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School Secretly Films Students: Where is the Line?

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In today’s world, privacy seems to be a more relative term than an absolute one. While we share so much of our lives on the Internet, walk by cameras every day, and participate (often unknowingly) in research and product development – today’s’ world is not one in which the link between private and public is always clearly defined.We have spoken in the past about concepts like digital privacy and online data manipulation, which bring to light issues that many don’t even know about. Our hope is that by informing families of things going on in the world around us, that you may be better equipped to discuss these trends together, and arrive at conclusions about what you think is right or wrong, as well as establish guidelines for your own behavior.

One prominent university (we have decided not to name the institution in this article) revealed not long ago that that it had implemented a program that involved secretly filming over 2,000 students and 10 professors without their knowledge. This came in the form of secret cameras placed in lecture halls, which recorded class sessions and stored the data for use by individuals within the school. Students were not informed of the filming prior to it happening, and had no idea that their images, voices, and other data were being collected. It was the school’s newspaper that eventually uncovered the events and reported them to the community.

When asked to explain the actions, the university explained that the data program was part of a study on class attendance. They asserted the belief that if the study had been revealed to students in advance, that it would skew the statistics. In other words, in order to obtain an unbiased report on how often students actually show up to class, the students could not know that their attendance was being monitored. In order to protect the validity of their data, not even teachers were informed. In the eyes of the university and those who designed the study, the breach of privacy was a necessary means to an end.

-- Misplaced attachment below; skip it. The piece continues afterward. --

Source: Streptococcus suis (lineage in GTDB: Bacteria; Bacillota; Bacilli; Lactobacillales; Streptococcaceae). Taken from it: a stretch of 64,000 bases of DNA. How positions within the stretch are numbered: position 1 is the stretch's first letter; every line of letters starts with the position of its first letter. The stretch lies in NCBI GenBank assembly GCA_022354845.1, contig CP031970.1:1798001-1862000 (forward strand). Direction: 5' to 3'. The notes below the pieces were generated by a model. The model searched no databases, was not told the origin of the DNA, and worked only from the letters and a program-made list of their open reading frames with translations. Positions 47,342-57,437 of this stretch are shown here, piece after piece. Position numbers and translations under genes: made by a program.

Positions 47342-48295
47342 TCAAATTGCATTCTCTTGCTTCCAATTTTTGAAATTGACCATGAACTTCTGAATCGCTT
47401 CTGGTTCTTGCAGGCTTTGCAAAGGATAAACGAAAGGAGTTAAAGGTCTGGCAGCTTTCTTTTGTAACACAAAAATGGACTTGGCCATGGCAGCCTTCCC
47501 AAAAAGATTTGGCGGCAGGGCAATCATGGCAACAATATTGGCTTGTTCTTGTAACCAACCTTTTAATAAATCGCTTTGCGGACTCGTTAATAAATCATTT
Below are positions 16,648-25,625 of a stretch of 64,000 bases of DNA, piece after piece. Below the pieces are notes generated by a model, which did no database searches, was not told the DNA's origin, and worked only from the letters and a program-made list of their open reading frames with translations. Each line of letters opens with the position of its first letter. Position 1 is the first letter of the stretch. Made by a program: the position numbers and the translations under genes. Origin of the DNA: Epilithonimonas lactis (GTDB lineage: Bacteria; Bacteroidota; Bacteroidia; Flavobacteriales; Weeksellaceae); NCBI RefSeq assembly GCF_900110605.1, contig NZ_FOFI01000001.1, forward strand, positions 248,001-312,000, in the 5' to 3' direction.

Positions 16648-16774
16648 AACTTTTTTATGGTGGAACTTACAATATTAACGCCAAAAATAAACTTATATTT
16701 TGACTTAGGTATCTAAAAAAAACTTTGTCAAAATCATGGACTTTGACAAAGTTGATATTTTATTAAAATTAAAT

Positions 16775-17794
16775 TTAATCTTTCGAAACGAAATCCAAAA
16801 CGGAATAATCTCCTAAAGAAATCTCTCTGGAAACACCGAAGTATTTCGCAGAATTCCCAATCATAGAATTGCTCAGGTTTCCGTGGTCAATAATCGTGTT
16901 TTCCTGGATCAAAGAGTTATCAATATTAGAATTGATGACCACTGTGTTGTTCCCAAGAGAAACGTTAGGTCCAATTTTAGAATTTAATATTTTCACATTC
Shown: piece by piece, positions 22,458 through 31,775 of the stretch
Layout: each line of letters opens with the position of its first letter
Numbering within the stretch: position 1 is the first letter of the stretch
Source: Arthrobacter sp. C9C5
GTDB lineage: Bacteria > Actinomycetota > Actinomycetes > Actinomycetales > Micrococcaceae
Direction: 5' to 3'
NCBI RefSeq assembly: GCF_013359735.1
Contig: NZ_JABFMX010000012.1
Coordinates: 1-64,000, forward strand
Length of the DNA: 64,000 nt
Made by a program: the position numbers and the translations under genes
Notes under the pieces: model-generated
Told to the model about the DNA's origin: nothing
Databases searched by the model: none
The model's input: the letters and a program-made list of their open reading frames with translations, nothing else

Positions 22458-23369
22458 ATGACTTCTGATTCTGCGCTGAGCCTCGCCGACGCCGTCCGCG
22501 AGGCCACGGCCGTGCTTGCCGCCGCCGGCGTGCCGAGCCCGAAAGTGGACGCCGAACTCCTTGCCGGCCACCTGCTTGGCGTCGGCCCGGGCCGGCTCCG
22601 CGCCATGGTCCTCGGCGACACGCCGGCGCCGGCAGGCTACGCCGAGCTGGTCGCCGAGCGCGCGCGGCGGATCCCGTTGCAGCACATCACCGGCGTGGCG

This sort of data collection is not isolated to a single study at a single university. Websites track our search histories and what sites, posts, and information we interact with online. Besides tracking every “click;” websites are even equipped to keep track of things like what you forward to another person, or how long you look at a post. Pieces of technology like computers, TVs, and even cars can collect, compile, and transmit data about our actions back to the company that made them in order to gain a better understanding of what we do and how we do it.

In many cases, this collection of data is done in the name of science – in one form or another. User data helps companies develop better technology and implement changes to benefit the users of the technology. In other instances, this data is collected for business purposes. Companies want to know who uses their products and why, so that they can better market their wares, and optimize content for greater gains. In the end, the stated goal is usually to improve things for the users and to develop new technology and better practices for all of us. Do you believe that this justifies collecting data without consent? Is one reason for studying our actions more valid than another?

Technology moves at such a rapid pace that it has developed new and more efficient means of collecting data to fuel this expansion. In order to redesign a website every year, or release a new phone, some feel that a constant tracking of user activities is necessary to quickly develop the next big thing.

We encourage your family to consider what it means to be the subject of a study, and to have your actions tracked, and how you feel about this growing trend. Consider the pros and cons together, trying to see both sides of the story, and deciding for yourselves what you think is right.

To further your discussion with a piece on a similar topic, read our article “Online Data Manipulation: The Ethics of the Future.”

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